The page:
A AAAS interview with economist Dr. Stephan points out that the biomedical sciences are overproducing PhDs for the research positions available inside and outside the academy and have been for some time. According to Dr. Stephan’s research, many biomedical science PhDs do not perform work for which they have been trained.
Considering that sociologists–although more than capable of interdisciplinary work–are not necessarily encouraged to perform such work (especially in light of the discipline’s concern with disciplinary identity), how will graduate education need to change to prepare students to seek out and perform interdisciplinary research?
What kind of interdisciplinary work are you being trained to do? Tell us whether you’re a PhD candidate or a postdoctoral position holder.
We thank L. Williams of Rensselaer Polytechnic Institute for contributing to this blog posting.
December 3, 2012
Are you using or going to use data from our 2012 Bachelor’s and Beyond survey for assessment purposes? If so, how? For what other purposes do or will you use it?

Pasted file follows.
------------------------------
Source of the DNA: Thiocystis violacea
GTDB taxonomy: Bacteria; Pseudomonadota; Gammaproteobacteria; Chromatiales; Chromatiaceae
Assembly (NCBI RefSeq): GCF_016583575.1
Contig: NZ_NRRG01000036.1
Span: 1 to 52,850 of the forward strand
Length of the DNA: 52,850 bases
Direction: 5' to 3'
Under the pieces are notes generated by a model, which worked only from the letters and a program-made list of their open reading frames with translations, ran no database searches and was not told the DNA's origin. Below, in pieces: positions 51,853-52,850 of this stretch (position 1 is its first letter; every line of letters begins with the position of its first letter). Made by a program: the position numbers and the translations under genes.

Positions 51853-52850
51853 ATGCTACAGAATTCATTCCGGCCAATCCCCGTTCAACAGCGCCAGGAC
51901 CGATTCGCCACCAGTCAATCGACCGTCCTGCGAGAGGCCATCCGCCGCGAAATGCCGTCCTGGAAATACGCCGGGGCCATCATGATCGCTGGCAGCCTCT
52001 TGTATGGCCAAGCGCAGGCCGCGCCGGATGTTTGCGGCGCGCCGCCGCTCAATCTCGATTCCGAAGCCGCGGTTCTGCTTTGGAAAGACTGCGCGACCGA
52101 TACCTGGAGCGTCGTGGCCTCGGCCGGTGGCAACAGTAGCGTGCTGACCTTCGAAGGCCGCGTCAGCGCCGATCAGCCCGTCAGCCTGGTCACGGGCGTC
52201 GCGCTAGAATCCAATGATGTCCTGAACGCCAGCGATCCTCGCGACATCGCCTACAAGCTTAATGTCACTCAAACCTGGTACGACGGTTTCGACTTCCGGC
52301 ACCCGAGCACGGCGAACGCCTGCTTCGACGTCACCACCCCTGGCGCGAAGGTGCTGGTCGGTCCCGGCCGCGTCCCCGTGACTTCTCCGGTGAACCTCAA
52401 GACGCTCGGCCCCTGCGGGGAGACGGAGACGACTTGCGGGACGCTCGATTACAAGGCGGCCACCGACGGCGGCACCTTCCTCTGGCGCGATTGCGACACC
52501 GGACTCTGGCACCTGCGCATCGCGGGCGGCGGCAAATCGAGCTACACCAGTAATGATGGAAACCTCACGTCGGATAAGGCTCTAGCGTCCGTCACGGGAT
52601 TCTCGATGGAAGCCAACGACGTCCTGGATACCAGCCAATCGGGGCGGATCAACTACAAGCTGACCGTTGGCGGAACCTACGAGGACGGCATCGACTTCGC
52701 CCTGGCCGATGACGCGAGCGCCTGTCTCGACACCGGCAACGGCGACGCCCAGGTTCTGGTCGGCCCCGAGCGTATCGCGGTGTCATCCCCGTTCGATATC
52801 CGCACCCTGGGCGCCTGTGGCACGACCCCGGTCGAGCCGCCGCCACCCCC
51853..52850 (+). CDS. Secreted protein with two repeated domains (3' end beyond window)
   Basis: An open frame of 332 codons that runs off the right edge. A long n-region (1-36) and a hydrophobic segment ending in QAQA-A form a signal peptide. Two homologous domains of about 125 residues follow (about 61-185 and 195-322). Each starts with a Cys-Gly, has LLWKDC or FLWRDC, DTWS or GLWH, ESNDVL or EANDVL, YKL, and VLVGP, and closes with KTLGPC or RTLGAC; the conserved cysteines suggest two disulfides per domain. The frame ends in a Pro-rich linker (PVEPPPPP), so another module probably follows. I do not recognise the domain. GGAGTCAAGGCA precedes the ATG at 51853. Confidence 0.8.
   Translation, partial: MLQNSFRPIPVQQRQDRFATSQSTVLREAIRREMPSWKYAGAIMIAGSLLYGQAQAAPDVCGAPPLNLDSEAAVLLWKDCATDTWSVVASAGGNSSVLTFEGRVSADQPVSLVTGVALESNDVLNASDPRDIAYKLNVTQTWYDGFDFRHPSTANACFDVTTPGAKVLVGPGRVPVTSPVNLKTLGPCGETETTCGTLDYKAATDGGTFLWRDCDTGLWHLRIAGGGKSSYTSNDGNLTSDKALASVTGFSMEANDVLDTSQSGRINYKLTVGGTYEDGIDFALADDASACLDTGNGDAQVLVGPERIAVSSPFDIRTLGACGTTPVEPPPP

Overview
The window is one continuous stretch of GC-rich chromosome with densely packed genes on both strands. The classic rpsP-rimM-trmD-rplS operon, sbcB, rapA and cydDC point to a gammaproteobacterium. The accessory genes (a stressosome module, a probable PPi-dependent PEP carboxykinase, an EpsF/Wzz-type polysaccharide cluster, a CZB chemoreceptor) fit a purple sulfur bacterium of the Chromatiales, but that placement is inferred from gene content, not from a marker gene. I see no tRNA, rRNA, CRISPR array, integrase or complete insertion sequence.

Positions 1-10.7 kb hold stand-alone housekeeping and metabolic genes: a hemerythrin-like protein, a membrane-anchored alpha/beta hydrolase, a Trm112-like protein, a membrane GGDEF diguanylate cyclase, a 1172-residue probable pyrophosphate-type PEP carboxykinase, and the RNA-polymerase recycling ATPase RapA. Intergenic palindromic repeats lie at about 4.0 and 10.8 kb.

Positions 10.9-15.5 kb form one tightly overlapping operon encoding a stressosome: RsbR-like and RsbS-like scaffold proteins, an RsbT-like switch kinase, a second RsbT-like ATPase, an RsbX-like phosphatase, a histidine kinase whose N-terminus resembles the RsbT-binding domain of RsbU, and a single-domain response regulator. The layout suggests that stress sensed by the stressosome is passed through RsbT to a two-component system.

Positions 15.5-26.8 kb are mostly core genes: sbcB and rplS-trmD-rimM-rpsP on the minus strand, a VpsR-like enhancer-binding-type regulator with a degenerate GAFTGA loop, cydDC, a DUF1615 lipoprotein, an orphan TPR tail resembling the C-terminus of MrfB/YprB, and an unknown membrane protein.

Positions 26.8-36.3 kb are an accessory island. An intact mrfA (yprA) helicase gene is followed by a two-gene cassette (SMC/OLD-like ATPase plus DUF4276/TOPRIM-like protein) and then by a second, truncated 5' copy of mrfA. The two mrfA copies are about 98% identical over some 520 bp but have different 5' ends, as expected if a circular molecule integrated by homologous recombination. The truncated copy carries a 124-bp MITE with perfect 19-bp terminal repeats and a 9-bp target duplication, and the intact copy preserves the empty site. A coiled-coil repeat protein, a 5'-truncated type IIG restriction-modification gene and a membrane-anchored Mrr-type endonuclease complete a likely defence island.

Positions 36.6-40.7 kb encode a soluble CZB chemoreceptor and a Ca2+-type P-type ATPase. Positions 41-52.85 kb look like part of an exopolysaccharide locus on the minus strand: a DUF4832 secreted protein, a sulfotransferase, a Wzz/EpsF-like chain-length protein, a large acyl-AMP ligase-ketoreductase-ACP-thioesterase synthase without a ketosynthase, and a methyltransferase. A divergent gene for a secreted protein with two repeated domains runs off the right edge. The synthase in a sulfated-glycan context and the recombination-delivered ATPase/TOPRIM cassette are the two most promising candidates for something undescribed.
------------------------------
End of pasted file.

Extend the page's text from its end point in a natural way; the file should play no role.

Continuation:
June 21, 2012
The data from ASA Research Department’s newest study of nearly 2,700 senior sociology majors have just come back from the field, and women represent the overwhelming majority. Three-quarters of the respondents who reported their gender are women, while one-quarter of respondents are men. Data from the National Center for Education Statistics (NCES) support the claim that women comprise the majority of sociology undergraduates, showing that the percentage of women receiving sociology BA degrees has held steady at just about 70% since 1980 (see here).
Is this imbalance a problem for the discipline or not? If yes, what can the discipline and/or individual departments do to recruit more male undergraduates?
September 6, 2011
A new research brief, “The Impact of Cross-Race Mentoring for ‘Ideal’ and ‘Alternative’ PhD Careers in Sociology” is now available on our website. As always, we invite your comments and questions.
June 15, 2011
We have just posted a new data brief on the survival of masters programs. Are Masters Programs Closing? What Makes for Success in Staying Open discusses findings from a follow-up to our 2009 survey of graduate program directors. Findings from that earlier survey are available in What Can I Do With a Masters Degree in Sociology? The Department in Context.
For additional research on masters programs, visit the What Can I Do With a Masters Degree in Sociology? webpage.
August 9, 2010